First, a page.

Friday, June 15, 2007
Impatiens - are flowers that most people plant in their yards come summer. They're cheap and colourful and are easy enough to maintain, with your underground automatic sprinkler and or gardener they're really no trouble for the busy Faux Hill executive. I always thought Impatiens were spelled impatients, as in lack of patience. I imagined that the clever pun loving botanist who named them had a good chorttle at his own expense upon coming up with the name. "By george I'm brilliant - when you plant impatients you don't have to be patient - these flowers provide instant colour!" Have I mentioned that I used to work in advertising? I've never felt so stupid when I looked on wikipedia the other day and realized the error of my ways.
Impatience, however, has been on my brain of late. Having been recently dumped - by someone who argued that he wasn't quite ready to be in the relationship I wanted, arguing I was looking for a husband, he wasn't (don't you love 2007 though, FYI? GAY MARRIAGE!!), was a bit of a harsh blow. When I finally sorted out the emotional upheaval of having my heart broken - the only lingering doubt was a fear for my own future. Why was I so impatient to settle into adulthood?
So like most other things - I blamed the Faux for latent feelings of neuroses. It's cheaper then therapy and really... WWSD? Actually I'll let you know what Sim Sim Sima would say, "therapy? total waste of money." Hi mom!
After much introspection I've identified two problems with the Faux Hill lifestyle and its effects on the spawn of its residents. (I know only two!)
1) The Faux raises the fear of failure [say it ten times really quickly].
Growing up amongst upper middle class affluence is a frightening prospect when you're 25 and trying to figure out your future. A certain fear of never being able to replicate your parents' success and buy the centre hall mock Tudor house you've been raised in is a very cognizant nightmare. Brynnah, now in New York, once wrote me an email when she was interning at a PR firm, "what if I end up making $35,000 for the rest of my life and living in Pickering." I know these aren't huge issues and perhaps sound spoiled (oh wait they are). People are in fact dying in Africa and all... but to quote my mother, "It's easier to have nothing and make something of yourself, then to." A good friend and I were walking in between our respective houses in the Village the other night because yes we both still live at home and as we walked through the manicured streets, we exchanged pleasantries with neighbours, before she finally turned to me in near tears and said: "is this where you thought you'd be at 25?" What she meant was, did you think you'd be living at home and waking up every day wondering if we would ever find happiness and job fulfillment (questionable at 25)? There were no words of comfort of course; what do you say when you're feeling the exact same thing and you realize that at 25 your parents were married and owned a house.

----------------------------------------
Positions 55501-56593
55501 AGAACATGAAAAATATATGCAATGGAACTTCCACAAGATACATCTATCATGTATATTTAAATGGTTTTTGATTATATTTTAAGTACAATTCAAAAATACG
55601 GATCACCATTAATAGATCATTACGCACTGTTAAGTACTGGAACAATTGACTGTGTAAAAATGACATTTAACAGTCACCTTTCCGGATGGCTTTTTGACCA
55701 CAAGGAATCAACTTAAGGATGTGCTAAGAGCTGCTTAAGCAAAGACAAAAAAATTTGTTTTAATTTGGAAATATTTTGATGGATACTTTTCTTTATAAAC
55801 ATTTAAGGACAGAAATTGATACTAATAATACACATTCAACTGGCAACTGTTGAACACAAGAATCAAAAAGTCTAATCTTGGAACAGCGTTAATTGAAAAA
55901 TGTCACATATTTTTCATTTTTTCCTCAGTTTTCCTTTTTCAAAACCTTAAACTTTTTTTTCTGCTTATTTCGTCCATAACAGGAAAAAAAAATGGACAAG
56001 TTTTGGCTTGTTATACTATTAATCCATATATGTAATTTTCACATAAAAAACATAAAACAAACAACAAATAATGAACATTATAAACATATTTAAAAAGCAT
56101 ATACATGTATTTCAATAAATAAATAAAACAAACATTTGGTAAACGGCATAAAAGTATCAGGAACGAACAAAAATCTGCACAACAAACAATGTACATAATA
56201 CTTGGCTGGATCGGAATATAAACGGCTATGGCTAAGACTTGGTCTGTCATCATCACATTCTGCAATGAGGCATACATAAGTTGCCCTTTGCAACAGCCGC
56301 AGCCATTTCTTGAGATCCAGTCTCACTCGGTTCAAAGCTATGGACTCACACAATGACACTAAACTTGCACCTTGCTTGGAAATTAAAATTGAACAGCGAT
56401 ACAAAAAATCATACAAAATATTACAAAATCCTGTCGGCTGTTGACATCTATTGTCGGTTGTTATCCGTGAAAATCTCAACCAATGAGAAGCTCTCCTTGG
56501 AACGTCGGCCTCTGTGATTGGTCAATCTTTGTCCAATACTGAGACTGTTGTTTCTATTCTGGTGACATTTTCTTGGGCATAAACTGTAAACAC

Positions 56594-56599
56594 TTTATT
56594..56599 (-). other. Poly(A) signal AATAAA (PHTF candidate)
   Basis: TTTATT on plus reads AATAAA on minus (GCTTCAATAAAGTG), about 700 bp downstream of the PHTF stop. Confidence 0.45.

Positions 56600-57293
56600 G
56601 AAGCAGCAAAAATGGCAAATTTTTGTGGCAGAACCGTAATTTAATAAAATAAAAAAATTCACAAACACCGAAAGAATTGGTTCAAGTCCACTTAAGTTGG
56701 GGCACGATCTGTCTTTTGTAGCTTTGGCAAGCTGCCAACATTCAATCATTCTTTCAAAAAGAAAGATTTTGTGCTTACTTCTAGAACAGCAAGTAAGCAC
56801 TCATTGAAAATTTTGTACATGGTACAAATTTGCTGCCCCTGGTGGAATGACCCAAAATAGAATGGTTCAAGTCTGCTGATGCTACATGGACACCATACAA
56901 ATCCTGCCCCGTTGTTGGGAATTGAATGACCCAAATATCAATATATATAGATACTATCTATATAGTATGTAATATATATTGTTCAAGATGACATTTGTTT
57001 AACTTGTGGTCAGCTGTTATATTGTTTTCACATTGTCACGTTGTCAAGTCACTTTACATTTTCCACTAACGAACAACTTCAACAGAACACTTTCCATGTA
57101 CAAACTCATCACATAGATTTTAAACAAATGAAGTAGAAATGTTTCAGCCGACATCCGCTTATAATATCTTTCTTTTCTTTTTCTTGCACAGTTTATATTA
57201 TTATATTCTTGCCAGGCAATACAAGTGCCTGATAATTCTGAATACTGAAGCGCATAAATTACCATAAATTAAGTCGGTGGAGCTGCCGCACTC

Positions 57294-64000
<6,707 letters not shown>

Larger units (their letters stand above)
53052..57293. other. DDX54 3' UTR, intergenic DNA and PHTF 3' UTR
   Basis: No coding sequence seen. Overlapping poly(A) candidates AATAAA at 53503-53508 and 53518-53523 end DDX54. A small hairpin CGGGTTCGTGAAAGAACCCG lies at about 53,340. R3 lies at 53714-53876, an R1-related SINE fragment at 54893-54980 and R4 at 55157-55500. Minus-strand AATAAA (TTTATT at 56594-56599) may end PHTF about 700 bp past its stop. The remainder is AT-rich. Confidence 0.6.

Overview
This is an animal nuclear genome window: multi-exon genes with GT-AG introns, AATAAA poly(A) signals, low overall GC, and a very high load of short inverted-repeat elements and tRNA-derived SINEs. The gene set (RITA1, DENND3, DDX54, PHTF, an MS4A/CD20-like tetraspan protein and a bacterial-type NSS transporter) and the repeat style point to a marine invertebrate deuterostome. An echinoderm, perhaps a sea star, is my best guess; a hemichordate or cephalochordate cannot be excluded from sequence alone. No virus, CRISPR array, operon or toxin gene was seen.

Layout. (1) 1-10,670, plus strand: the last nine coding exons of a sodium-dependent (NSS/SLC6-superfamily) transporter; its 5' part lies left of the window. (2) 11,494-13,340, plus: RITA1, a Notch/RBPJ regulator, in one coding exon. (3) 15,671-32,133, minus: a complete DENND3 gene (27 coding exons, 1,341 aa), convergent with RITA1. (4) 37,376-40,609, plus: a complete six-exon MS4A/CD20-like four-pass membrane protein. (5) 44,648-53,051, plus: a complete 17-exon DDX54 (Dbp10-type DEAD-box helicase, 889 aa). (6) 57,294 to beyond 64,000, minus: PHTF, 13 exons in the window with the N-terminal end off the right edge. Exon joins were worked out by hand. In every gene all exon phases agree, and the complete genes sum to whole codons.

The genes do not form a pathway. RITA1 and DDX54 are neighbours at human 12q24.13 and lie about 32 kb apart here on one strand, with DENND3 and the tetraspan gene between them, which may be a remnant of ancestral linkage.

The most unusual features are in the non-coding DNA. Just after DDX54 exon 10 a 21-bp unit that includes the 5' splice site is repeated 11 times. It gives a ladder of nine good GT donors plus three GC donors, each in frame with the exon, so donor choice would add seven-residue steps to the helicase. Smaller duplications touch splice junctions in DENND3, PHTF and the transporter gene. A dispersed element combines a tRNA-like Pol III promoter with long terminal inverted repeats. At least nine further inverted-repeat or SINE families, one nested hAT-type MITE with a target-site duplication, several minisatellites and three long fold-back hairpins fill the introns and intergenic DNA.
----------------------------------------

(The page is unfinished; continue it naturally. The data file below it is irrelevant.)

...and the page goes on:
Problemo numero uno leads to the second issue:
2) The indecision of wealth. I sat with my friend Jer at Starbucks the other day. He admitted that at 24 he had no clue what to do with his life. I told him that like everyone else we know he was just indecisive. There were too many options on our table; our cup doth runeth over with suggestions. By the end of our convo he decided to spend a year in Australia, hoping a period of travel would provide some answers or at least delay the inevitable rush to law school. He admitted that everyone we knew was doing "something" travelling or studying abroad that he couldn't quite commit himself to anything.
Indecision is a mark of privilege I realize. And for a generation of youts whose baby boomer parents have indulged our every whim, no wonder why we have no patience for these intermittent years. Making decisions isn't quite so fun and let's face it - Faux Hillary's just want to have fun.
Another friend admitted that he wanted to fast-forward to his thirtieth birthday party. He pictured his wife and baby sitting around a dining room table presenting a cake to him. He actually contemplated dating a thirty year old whose biological clock was ticking so loudly that on their first date she literally asked him to bare her children. That odd sense of him actually found this attractive - instant family; no decisions had to be made.
Before we parted for coffee Jeremy said something mildly profound "ya know - we're lucky we don't have student debt." And he was correct - as Jer and I sat in a coffee shop drinking four dollar latte's wondering what we were going to do with our lives, I could count the number of people I know who were struggling to pay off their student debt wondering why they had to work two jobs to make ends meet.
That's the problem of course when you're part of a decadent generation (of which I'm only too happy to be a part of - no sense being high and mighty today). Money buys trips to Africa, a year or two spent teaching English in Japan as we try and find ourselves, aimlessly fearing the future and our own indecisiveness. But on the flip side, no one's dying, which probably makes matters that much worth. It's hard to feel sorry for yourself, when life isn't that awful.